The East in the West: we tried four Chinese restaurants in Europe and the United States
16 February saw the beginning of the Chinese New Year: the Year of the Dog. What better idea than a culinary getaway to explore China’s ancient culture in different destinations? These four restaurants are perfect to whet your appetite.
London: Park Chinois
In the heart of the exclusive Mayfair district, Park Chinois pays tribute to the extravagance of 1930s Shanghai and its love affair with French sensuality. The fusion can be perceived not only on the menu of mouthwatering international ingredients and techniques of Chinese haute cuisine; the eatery also boasts its own theatre company, turning the dinner into a genuine journey into the past.
For an evening focused on all five senses, head over to Chinatown – a 15-minute walk – and indulge yourself with a shiatsu or acupuncture treatment.
Paris: Chez Ly
Silk tablecloths, red lamps and porcelain vases are part of the luxurious Asian experience that this Parisian restaurant offers its exclusive clientele every day. Under the watchful eye of Madame Ly – the chef and family matriarch – you’ll enjoy discreet, efficient service focused on explaining the complexity of flavours and aromas on the menu, a fusion of Cantonese and Southeast Asian cuisine. Its location, just metres away from the Arc de Triomphe, is another good reason for trying one of the best Asian restaurants in Paris.
Ask Madame Ly for the off-menu dishes; they occasionally offer wild lobster.
New York: Golden Unicorn
You enter this busy restaurant offering endless trolleys filled with dim sum through a small shopping centre located in the heart of Chinatown. There are up to 100 different options of these Cantonese “tapas” on offer every day. True to its name, several golden unicorns decorate the walls of this restaurant featuring classic Cantonese where the two levels of dining rooms are always packed.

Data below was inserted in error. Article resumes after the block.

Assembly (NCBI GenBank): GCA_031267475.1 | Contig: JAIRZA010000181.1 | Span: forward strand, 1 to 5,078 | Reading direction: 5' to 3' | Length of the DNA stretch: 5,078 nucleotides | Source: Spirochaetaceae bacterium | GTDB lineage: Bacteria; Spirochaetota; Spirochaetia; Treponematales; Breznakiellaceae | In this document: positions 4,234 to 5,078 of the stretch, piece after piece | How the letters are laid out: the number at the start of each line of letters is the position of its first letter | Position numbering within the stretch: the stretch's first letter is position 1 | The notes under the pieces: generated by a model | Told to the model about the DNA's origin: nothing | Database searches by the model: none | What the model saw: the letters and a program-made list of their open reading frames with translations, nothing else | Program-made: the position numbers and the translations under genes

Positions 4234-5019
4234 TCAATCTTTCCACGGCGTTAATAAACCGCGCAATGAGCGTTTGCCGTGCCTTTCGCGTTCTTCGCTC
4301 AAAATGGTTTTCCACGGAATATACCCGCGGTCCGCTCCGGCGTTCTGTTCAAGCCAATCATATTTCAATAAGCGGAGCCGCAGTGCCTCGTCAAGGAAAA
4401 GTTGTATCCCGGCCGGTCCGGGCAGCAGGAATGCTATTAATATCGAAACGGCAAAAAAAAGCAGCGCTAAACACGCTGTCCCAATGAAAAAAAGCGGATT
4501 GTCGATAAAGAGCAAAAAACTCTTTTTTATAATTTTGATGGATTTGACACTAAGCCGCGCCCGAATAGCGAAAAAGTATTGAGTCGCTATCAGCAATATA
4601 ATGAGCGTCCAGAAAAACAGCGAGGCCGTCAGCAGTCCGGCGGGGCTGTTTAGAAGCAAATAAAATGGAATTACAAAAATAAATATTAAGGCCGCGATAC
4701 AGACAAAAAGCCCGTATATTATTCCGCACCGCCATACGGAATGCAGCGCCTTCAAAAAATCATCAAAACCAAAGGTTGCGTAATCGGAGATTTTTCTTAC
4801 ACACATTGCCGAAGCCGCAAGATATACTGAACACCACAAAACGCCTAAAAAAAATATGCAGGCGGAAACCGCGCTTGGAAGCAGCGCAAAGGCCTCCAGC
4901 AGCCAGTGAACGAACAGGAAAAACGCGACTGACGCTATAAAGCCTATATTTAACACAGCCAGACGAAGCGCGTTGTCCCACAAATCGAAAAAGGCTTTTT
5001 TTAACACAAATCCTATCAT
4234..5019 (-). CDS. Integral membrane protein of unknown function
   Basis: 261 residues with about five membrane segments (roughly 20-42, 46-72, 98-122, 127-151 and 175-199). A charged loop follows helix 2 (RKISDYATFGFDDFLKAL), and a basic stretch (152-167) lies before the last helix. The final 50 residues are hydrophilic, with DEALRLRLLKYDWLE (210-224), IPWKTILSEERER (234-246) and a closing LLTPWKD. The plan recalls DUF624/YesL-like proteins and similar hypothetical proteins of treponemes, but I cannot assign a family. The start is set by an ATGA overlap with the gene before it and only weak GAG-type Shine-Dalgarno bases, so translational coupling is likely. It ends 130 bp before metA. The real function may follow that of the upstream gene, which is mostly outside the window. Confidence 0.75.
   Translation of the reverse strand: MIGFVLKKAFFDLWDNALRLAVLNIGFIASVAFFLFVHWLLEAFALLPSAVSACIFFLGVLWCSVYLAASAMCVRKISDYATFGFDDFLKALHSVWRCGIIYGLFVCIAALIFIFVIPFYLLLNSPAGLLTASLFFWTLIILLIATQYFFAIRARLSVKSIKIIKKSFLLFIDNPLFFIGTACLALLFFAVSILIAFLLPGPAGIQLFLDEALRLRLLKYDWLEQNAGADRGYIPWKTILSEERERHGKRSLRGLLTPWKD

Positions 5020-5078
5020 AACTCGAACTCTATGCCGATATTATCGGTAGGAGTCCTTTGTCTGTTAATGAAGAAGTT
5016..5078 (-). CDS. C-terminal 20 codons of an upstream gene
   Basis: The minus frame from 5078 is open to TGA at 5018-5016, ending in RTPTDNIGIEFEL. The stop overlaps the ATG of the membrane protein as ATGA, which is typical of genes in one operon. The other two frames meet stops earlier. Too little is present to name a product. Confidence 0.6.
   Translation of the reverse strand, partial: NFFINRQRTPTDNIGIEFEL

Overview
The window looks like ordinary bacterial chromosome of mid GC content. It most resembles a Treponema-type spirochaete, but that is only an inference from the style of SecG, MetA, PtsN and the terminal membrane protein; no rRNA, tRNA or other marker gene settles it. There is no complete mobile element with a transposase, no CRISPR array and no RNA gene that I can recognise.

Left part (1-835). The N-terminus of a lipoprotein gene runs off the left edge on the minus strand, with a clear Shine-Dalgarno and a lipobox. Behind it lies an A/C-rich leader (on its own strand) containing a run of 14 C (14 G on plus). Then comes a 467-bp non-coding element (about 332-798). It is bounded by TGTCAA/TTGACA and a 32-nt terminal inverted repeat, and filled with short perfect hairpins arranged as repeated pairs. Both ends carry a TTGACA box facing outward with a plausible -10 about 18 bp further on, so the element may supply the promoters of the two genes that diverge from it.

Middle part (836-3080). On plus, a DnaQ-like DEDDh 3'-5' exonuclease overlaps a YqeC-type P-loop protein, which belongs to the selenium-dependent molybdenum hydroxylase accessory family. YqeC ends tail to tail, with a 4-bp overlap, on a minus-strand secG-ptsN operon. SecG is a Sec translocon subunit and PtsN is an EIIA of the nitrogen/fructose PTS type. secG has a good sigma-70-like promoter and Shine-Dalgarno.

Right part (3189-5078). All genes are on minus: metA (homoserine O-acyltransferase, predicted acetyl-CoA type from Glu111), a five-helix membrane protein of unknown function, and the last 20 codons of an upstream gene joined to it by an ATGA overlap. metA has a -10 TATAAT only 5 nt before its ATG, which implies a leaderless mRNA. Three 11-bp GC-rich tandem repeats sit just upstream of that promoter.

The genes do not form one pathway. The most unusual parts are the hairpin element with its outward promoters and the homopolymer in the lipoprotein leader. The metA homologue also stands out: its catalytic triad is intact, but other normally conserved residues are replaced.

If you go in a group, be sure to try the banquet menu, featuring more than eight dishes, such as Peking duck or beef in orange sauce.
Madrid: El Buda feliz
When it opened in 1974, this iconic place in Malasaña became the first Chinese restaurant in Madrid. After a complete refurbishment, El Buda Feliz is proof that not everything offered as traditional Chinese cuisine is actually eaten in the streets of Chinese cities. Under the supervision of chef Yong Ping Zhang (also head chef at Lamian and Soy Kitchen) the eatery has given a new twist to the menu, with a focus on street dishes and family-style recipes. Studio Lavela is responsible for the modern decor, inspired by the city of Shangri-La, which features plants and exotic prints.
Show off the crab: you won’t need a filter to share a photo of your Lao Chao Xie (grandma’s chilli crab) on Instagram.